Saturday, January 29, 2000
F A C T   F I L E

Stephen Butler Leacock
By Illa Vij

Some pithy comments by Leacock

THE world knew Stephen Leacock as an outstanding humorist, a warm and a wise teacher and a man who believed that the right of outspoken dissent was the free man’s most precious heritage. He was actually so simple and straightforward that people found him to be a mass of complexities. He taught thousands of people to think and inspired them to gain knowledge.

Stephen Leacock was born in 1869, in Swanmore, near South-ampton, England. He spent his early childhood there. When he was around six years old, the family moved to a farmhouse near Simcoe Lake in Ontario, Canada. He received his Ph.D from the University of Chicago in 1903. He became a distinguished professor of political science in McGill University, Montreal. He emanated warmth while he gave his lectures. He loved young people and was determined to give them as much wisdom as he could. His methods of teaching were unconventional and often what he taught went beyond the text, bringing in the world right into the classroom. Unlike his critics, he did not relate teaching to exams, he taught the students to think, taught them to use their mind and not merely the thumb.

  Leacock’s heart lay in humorous writing. His talent for stirring laughter came from the fact that he ridiculed many complexities of life, including his own. His humour lacked malice and he good humouredly conveyed whatever he wanted to. Intermittently he plunged into politics but turned down the Cabinet posts offered to him. He could not think of giving up his teaching profession. He loved his wife and children, and at the same time he was close to his students. He would put away everything to help a former student or any young individual struggling to go up the ladder of life.

Once a young woman approached him with a problem. She had a collection of illustrations but no written material for them. Usually the illustrator draws for the author, but in this case Leacock wrote a book to fit her drawings.

Stephen Leacock was also one of the first Canadians to qualify as "Pro-American British Imperialist". When he retired from McGill, his English friends requested him to return to England but Leacock preferred to stay on in the USA. He continued writing and produced some great pieces of writing. His collection or writings include short stories and essays that appeared in magazines and newspapers, Literary Lapses, parodies and biographies. He even wrote books related to political science, economics and literary criticism.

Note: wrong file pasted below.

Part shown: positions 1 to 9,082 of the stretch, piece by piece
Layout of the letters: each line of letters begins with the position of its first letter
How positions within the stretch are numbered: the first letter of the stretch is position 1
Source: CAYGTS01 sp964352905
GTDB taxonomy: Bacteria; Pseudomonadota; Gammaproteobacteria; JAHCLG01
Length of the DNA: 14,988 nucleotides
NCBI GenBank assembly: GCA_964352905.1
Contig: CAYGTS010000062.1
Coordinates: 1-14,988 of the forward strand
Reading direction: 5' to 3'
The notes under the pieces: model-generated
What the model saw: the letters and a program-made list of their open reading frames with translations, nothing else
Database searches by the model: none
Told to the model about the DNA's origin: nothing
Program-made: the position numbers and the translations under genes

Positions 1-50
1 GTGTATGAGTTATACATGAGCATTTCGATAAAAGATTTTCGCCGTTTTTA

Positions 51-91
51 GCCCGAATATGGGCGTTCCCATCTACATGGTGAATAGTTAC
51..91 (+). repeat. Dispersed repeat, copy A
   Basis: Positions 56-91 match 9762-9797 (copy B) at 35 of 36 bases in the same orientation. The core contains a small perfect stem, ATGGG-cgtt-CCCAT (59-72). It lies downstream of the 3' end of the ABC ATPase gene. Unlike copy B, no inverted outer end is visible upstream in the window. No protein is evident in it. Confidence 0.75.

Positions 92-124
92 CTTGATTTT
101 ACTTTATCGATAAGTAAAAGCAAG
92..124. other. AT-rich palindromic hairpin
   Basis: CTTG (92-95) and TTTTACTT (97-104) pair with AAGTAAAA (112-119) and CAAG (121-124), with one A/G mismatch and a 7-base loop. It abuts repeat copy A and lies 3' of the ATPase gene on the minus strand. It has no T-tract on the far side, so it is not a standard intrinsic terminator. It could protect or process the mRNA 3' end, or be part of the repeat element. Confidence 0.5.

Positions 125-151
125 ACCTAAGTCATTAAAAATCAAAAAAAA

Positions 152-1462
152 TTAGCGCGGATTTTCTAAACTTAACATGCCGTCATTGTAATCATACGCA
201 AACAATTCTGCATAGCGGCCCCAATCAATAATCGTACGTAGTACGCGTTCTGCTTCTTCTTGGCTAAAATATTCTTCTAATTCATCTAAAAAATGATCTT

When throat cancer attacked Stephen, thousands of his admirers wept in grief. He had become too precious a man to be lost. He died in 1944. He left behind an unfinished autobiography titled The Boy I Left Behind Me. It was published in 1946, after his death. Stephen Leacock was a great writer, and a strong support to all young persons who touched his life.


Some pithy comments by Leacock

"With perfect citizens, any government is good."
Source: The Unsolved Riddle of Social Justice (1920)

"I am a Liberal Conservative, or, if you will, a Conservative Liberal with a strong dash of sympathy for the Socialist idea, a friend of Labour and a believer in Progressive Radicalism. I do not desire office but would take a seat in the Canadian Senate at five minutes’ notice."

Source: The Hohenzollerns in America (1919)

But I say, -"Blessings on those who utter after me, my good things to record. That will be like being my own legatee and getting post mortem interest on my capital jest investment. Blessings, I say, on my posthumous humour. After-jokes, like after thoughts can be best."

It has long been my custom in preparing an article of a humorous nature to go down to the cellar and mix up a half a gallon of myosis with a pint of hyperbole. If I want to give the article a decidedly literary character, I find it well to put in about half a pint of paresis. The whole thing is amazingly simple.

Source: Humour as I See it, Further Foolishness (1916)

The day of annexation to the United States is past. Our future lies elsewhere.
Source: University magazine, February (1907).

The Americans come up here and admire us for the way we hang criminals. They sit in our club and say, "You certainly do hang them, don’t you!" My! they’d like to hang a few! The day may be coming when they will. Meantime we like to hang people to make the Americans sit up.
Source: Literary Lapses (1910)

Many a man in love with a dimple makes the mistake of marrying the whole girl.
Source: Literary Lapses (1910)

There are two things in ordinary conversation which ordinary people dislike - information and wit.

Source: Are Witty Women Attractive to Men, Last Leaves (1945)

Medieval education was supposed to fit people to die. Any school-boy of today can still feel the effect of it.

Source: Education eating up life, Too Much College (1939)

But, in the wider sense, what I want to advocate is not to make education shorter, but to make it much longer - indeed to make it last as long as life itself.

Source: Too Much College (1939)

I wish somehow that we could prohibit the use of alcohol and merely drink beer and whiskey and gin as we used to.

Source: "The Strenuous Age," Frenzied Fiction (1917)

It takes a great deal of physical courage to ride a horse. This, however, I have. I get it at about forty cents a flask, and take it as required.

Source: Literary Lapses